—On Day Two, Castillo gave up one run and struck out 11 over six innings.
—On Day Three, Bauer gave up one run and struck out 13 over 6 1/3 innings.
With 33 strikeouts, the three Reds starters tied a Major League record for most strikeouts during the first three games of a season. And they walked only four and gave up 11 hits in 18 1/3 innings.
And now the sobering news. The Reds are 1-2, losing two of three to start the season against the Tigers, losers of 114 games last season.
History repeated itself in the span of two days. The bullpen destroyed everything the starters spliced together.
In fairness, Amir Garrett had his second straight solid performance when he replaced Bauer in the seventh with a walk and a strikeout. Pedro Strop followed him with his Reds debut in the eighth with a walk and two strikeouts.
It was 1-1 entering the ninth inning, but Michael Lorenzen walked Miguel Cabrera after he had him 0-and-2, and gave up a two-run home run to C.J. Cron.
On Saturday, Lorenzen gave up a two-run home run in the eighth inning that turned a 3-2 lead into a 4-3 deficit that eventually was a 6-4 defeat.
Asked in a post-game interview about losing a couple of games after the starters were nearly unhittable, Lorenzen said, “Just losing games is tough no matter the situation is. I work as hard as I do to find success on the field.”
Lorenzen hit the speed gun at 101 and 100 miles per hour during his inning, but manager David Bell said Lorenzen doesn’t yet have a good feel.
“After Friday night we were definitely riding high with that big win,” he said. “And then lost a couple of tough games. We still believe the bullpen is a strength for our team they’ll get the job done. Lorernen is still tring to find his feel. The velocity is there and is stuff is there. It is a difficult game when you don’t have your feel.”
Bauer’s reaction to the team losing two of three to the moribund Tigers?
“It sucks,” he said. “We had a real good chance to win all three. We hold ourselves to a high standard and we should have won all three games.”
When Bauer pitched for the Cleveland Indians, he once threw a ball over the center field wall from the mound when manager Terry Francona came to get him.
When Bell came to get him Sunday, he turned toward center field and faked throwing the ball, then smiled and handled the ball to his manager.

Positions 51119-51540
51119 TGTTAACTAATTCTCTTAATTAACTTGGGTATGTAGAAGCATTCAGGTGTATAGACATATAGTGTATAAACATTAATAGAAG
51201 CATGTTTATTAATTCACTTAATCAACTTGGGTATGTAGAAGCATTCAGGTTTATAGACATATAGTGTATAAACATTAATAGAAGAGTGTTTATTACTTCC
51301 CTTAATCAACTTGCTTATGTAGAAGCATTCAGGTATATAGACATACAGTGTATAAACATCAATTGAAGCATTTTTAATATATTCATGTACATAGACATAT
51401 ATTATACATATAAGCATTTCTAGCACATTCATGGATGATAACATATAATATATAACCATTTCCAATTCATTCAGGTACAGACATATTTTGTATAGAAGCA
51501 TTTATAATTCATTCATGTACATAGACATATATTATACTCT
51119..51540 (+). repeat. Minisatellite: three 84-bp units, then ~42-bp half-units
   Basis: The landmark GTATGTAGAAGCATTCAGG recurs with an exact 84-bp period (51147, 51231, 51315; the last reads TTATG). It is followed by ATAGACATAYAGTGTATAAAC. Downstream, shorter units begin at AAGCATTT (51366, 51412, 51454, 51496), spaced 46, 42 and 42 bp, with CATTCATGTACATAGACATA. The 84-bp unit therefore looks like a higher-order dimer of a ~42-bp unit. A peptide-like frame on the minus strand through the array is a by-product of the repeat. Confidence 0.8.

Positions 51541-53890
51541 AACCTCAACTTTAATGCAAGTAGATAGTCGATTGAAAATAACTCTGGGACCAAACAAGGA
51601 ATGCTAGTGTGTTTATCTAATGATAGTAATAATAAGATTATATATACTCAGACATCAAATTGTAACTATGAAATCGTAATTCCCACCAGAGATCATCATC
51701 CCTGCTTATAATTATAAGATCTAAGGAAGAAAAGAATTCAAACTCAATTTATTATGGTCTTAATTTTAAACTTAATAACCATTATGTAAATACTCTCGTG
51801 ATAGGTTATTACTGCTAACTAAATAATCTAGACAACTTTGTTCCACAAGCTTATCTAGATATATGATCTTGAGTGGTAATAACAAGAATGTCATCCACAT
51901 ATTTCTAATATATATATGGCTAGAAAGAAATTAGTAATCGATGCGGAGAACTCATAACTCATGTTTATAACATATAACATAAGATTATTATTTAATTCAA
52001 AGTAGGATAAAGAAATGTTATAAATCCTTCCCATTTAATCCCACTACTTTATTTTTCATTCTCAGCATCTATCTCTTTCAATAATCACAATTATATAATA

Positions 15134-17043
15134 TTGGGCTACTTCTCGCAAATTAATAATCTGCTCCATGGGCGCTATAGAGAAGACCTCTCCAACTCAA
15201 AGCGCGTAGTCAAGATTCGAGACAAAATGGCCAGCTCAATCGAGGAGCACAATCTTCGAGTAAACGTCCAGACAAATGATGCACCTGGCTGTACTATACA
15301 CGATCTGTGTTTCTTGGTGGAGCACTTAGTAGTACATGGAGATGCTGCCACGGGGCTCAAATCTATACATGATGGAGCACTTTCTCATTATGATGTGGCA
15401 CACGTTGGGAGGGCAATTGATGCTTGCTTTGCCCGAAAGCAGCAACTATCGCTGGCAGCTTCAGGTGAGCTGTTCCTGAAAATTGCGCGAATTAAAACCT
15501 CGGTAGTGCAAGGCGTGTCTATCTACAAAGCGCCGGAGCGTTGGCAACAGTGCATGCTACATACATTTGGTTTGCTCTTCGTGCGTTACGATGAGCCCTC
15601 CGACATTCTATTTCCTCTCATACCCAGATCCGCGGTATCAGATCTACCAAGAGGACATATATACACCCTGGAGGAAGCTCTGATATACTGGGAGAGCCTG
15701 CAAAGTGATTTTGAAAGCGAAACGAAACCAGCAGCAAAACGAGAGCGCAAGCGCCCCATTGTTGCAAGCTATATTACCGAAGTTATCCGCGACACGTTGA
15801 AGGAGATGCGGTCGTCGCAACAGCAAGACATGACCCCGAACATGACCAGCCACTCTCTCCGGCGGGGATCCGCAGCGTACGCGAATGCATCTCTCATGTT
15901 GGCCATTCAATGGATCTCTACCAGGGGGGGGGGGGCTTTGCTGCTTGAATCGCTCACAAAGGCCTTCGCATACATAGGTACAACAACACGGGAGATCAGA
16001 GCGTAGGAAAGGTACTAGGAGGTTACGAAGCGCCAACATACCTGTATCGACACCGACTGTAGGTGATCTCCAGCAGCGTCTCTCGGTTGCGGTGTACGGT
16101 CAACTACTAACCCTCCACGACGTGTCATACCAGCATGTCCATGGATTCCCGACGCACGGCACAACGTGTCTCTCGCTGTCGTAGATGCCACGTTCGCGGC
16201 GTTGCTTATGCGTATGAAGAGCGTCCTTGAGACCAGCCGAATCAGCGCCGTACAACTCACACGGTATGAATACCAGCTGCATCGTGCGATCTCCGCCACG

“Just having fun, trying to keep the game light and entertaining for the fans,” said Bauer. “I get worn out a lot about it (throwing the ball over the wall) on Twitter, like, ‘Oh, throw the ball over the center field wall like a baby, have another temper tantrum.’ So I figured I’d give the trolls something else to chew on.”
He gave the Tigers a whole bunch of strikeouts to chew on.
After Cron’s home run, the Reds didn’t die easily. They almost pulled it out in the bottom of the ninth against closer Joe Jimenez.
Freddy Galvis doubled and Aristides Aquino doubled to make it 3-2 with no outs. Curt Casali flied to center and Aquino took third, the potential tying run with one out.
Jesse Winker was hit by a pitch, an unfortunate happenstance for the Reds. That put a runner on first base, a potential double-play situation. And that’s what happened. Joey Votto grounded into a 4-6-3 game-ending double play.
Until the ninth inning, the Reds offense took the day off against Detroit starter Sterling Turnbull, who was 3-17 last season with a 4.61 earned run average.
But he held the Reds to one run and three hits over five innings, with four walks and eight strikeouts. Center fielder JaCoby Jones saved him in the when he leaped above the wall to snag Casali’s bid for a two-run home run.
Bauer gave up only two hits, but one was a two-out third inning home run by Niko Goodrum. On Saturday, Castillo struck out the side in the sixth and then was removed after 91 pitches. On Sunday, Bauer struck out the last three batters he faced and was removed after 105 pitches.
The Reds tied it in the fifth on a walk and two bloop singles by Winker and Votto. And they had the bases loaded with two outs when Nick Castellanos struck out on three pitches.
That’s the way it stayed until Cron’s two-run home run in the ninth.
The original lineup included Mike Moustakas and Nick Senzel, but both were scratched. Moustakas reportedly woke up, “Not feeling well,” and Senzel’s removal came after he reported also not feeling well when he woke up.